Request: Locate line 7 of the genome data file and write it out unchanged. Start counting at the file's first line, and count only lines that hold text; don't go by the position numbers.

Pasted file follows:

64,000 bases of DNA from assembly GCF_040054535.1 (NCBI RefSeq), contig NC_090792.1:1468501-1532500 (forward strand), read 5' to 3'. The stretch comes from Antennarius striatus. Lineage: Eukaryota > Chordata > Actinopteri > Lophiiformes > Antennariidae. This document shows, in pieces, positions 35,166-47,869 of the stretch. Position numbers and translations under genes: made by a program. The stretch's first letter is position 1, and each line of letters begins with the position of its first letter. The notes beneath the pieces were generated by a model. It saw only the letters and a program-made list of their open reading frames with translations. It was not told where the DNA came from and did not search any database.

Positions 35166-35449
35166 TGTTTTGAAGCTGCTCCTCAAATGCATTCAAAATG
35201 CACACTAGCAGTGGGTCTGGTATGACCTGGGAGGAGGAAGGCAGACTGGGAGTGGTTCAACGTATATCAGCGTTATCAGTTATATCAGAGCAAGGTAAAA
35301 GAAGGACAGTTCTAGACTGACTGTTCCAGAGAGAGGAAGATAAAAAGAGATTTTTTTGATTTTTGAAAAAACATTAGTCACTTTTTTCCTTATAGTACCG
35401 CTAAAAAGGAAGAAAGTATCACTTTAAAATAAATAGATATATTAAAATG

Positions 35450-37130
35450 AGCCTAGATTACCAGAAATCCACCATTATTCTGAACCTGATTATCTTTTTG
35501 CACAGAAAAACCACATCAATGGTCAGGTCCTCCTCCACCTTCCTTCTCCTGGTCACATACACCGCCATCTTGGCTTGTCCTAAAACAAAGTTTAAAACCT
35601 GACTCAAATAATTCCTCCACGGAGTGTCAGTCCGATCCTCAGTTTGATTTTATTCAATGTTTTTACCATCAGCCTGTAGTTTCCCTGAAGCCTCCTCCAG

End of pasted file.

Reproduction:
Positions 35450-37130